Neurobiology: AI Safety, The Mind and Mental Illness

AI Artificial Intelligence

There is a recent paper in Nature, Antipsychotic drug efficacy correlates with the modulation of D1 rather than D2 receptor-expressing striatal projection neurons, where the a part of the abstract stated that “Elevated dopamine transmission in psychosis is assumed to unbalance striatal output through D1- and D2-receptor-expressing spiny-projection neurons (SPNs). Antipsychotic drugs are thought to re-balance this output by blocking D2 receptors (D2Rs). In this study, we found that amphetamine-driven dopamine release unbalanced D1-SPN and D2-SPN Ca2+ activity in mice, but that antipsychotic efficacy was associated with the reversal of abnormal D1-SPN, rather than D2-SPN, dynamics, even for drugs that are D2R selective or lacking any dopamine receptor affinity.”

Simply, there is a problematic rationing of dopamine in psychosis. The experience of psychosis as a mental illness is known as a disorder of the mind. So, it can be postulated that rationing of chemical impulses of neurons plays a role in order and disorder across situations and conditions.

Theoretically, the human mind is the collection of all the electrical and chemical impulses of neurons, with their features and their interactions. This means all that is experienced as consciousness, intelligence, memory, emotion, feeling, sensation, perception, regulation and so forth are the results of the features and interactions of the components of mind.

The mind is not receptors nor is it neurons. Those are parts of the brain. They are closely involved and play a role in fills, rationing, features adaptation and so forth, but they are secondary to electrical and chemical signals, as the mind.

There are sets of electrical impulses striking at sets of chemical impulses at any time, to determine functions. In sets, the features of these impulses make determinations. For example, what is termed as predictions, is the split of sets of electrical impulses ‘acquiring’ chemical impulses.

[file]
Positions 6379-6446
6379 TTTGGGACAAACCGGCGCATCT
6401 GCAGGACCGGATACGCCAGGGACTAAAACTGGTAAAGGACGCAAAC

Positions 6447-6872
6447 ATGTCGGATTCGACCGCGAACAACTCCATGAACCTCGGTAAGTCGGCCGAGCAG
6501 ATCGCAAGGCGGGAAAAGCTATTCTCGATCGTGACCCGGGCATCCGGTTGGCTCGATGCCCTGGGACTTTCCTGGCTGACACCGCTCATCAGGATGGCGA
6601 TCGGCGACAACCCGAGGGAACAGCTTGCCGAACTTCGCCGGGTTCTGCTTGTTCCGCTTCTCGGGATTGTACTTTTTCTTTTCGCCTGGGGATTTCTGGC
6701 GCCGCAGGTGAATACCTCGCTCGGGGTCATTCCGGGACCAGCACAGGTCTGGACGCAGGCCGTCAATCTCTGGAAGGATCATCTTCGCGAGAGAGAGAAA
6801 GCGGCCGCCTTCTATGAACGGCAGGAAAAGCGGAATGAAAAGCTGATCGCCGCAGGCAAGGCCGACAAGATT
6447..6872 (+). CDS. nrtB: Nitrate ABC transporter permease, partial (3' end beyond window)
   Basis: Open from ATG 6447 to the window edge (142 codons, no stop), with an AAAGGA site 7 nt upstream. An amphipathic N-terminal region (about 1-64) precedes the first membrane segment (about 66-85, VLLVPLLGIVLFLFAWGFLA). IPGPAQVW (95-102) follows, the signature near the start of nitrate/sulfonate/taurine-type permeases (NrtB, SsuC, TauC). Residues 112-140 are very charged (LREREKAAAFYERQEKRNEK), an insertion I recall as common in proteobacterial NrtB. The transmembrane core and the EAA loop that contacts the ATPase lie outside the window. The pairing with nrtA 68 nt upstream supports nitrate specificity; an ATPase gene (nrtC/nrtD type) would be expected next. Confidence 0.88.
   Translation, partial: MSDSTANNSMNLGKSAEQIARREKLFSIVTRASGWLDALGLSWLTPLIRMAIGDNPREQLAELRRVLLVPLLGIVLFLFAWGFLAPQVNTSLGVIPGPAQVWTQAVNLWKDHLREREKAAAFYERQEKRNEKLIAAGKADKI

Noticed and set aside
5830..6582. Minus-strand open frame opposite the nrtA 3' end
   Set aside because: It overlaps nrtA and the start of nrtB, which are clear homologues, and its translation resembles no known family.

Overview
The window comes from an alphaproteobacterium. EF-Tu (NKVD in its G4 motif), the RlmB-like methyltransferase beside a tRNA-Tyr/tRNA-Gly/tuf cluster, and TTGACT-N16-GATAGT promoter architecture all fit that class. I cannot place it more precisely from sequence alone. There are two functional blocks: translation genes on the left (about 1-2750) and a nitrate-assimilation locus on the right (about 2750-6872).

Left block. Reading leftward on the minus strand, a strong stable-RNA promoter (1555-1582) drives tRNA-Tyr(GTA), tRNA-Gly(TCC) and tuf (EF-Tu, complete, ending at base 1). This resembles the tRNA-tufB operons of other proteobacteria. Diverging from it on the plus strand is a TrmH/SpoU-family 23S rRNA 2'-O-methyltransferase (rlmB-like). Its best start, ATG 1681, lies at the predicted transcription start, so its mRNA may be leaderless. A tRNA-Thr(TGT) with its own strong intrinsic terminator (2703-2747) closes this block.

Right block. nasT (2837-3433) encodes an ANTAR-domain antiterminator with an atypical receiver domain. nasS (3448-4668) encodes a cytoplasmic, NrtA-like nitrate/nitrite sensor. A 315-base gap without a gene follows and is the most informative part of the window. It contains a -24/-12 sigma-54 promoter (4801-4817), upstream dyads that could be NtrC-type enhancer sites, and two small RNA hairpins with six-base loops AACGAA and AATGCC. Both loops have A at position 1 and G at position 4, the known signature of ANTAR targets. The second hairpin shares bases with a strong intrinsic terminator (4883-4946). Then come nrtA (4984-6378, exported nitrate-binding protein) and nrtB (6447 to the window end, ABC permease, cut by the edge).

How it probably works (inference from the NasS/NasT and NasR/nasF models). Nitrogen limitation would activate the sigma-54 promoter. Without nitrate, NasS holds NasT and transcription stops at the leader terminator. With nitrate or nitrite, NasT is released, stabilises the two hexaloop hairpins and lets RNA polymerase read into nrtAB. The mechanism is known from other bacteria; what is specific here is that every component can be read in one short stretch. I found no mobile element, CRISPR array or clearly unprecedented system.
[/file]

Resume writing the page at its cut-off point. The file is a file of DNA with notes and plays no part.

There are ‘drifts or stairs’ or receptors,  where rationing or fills of sets of chemical impulses differentiate a taste from a smell, or the degrees of a certain taste, or a memory from an emotion, or the functions of the striatum to that of the hippocampus.

Chemical messages also include neuropeptides, whose ability encompasses sending of long distance messages to key areas—where a function is more prominent.

The features of sets of electrical impulses are pre-/prioritization, sequences, early-splits or go before. Features of sets of chemical impulses include a principal spot, thick and thin shapes, stairs or drifts and bounce points. They explain all observations including flow state, default mode network, central executive, short-term memory, long-term memory, predictive coding, processing and prediction error.

The human mind processes all senses, internal and external. It is the mind that determines relationship with the external world. The mind is responsible for processing everything digital, including the outputs of AI.

The possibility for AI to reproduce things in digital forms makes it difficult for the mind to differentiate between fake and original. The power of digital to stir emotions and drive action also makes the mind vulnerable to the strengths of AI.

This necessitates the exploration of how the mind works, at least theoretically, to expose some of the patterns of interactions and the features of its components, to make it possible to decide how some outputs come about, towards better control.

AI safety, ethics and regulation is often explored with risks, threats and dangers, but the mind is a channel to understand, so that whatever is coming from AI meets better prepared minds, against what could look like some negative experiences of social media.

David Stephen does research in theoretical neuroscience. He was a visiting scholar in medical entomology at the University of Illinois, Urbana-Champaign, UIUC. He did research in computer vision at Universitat Rovira i Virgili, URV, Tarragona.

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